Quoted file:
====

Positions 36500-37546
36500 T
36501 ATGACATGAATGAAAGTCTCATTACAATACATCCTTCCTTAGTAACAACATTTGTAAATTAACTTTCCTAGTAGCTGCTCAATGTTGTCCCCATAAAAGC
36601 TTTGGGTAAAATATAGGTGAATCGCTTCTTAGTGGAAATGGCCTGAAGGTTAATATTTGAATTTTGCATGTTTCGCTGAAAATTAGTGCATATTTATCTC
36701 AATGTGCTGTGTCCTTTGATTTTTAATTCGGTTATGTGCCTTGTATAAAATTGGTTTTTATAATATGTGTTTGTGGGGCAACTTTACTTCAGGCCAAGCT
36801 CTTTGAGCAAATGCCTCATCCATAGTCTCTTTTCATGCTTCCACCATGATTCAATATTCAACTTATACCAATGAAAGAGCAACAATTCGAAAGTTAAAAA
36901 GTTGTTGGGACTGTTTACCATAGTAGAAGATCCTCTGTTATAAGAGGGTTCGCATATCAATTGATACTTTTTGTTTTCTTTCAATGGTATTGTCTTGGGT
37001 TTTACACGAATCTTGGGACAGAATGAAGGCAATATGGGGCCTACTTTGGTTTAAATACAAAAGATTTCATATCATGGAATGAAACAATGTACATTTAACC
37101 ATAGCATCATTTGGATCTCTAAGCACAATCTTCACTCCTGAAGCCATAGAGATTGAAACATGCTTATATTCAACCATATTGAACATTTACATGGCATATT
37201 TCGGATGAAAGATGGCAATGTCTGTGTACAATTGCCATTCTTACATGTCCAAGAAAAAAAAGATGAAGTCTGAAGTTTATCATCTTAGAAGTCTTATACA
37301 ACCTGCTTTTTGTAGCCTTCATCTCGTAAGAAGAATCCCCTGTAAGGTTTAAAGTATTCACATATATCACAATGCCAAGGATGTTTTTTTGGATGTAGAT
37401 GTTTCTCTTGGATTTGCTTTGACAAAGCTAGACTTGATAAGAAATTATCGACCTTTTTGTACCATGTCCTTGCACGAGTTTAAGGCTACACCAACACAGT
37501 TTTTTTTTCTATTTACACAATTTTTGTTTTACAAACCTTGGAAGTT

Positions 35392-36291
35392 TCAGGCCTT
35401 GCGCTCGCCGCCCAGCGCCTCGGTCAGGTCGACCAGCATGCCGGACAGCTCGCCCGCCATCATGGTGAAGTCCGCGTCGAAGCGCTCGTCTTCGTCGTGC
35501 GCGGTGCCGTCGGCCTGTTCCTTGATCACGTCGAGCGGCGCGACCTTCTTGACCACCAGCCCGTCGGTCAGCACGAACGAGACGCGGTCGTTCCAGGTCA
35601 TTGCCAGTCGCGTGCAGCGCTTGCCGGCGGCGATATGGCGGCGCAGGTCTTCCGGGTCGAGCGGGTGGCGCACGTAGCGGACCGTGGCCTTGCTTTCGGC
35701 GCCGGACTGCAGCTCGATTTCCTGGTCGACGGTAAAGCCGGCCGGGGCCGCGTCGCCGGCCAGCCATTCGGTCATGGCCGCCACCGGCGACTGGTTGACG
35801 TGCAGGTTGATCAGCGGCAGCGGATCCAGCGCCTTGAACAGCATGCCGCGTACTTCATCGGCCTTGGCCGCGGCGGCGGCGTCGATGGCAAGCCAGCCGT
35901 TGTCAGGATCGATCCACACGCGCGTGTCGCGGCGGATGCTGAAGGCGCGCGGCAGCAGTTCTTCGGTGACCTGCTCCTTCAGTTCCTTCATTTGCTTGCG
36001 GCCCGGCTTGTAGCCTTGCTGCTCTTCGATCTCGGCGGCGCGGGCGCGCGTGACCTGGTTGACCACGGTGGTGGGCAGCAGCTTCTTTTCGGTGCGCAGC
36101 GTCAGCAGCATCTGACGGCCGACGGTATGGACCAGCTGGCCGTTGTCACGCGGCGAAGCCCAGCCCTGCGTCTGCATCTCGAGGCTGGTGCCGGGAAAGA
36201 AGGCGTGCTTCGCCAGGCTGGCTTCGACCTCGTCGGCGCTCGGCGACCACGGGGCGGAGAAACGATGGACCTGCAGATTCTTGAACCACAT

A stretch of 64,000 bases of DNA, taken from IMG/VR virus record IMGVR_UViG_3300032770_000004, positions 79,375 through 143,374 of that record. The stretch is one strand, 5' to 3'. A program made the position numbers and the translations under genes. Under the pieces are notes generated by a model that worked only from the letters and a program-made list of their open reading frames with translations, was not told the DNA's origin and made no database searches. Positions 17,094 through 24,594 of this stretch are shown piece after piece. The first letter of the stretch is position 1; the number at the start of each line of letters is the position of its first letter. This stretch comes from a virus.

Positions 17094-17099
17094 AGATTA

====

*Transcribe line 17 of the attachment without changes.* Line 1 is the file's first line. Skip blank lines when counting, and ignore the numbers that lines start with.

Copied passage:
35501 GCGGTGCCGTCGGCCTGTTCCTTGATCACGTCGAGCGGCGCGACCTTCTTGACCACCAGCCCGTCGGTCAGCACGAACGAGACGCGGTCGTTCCAGGTCA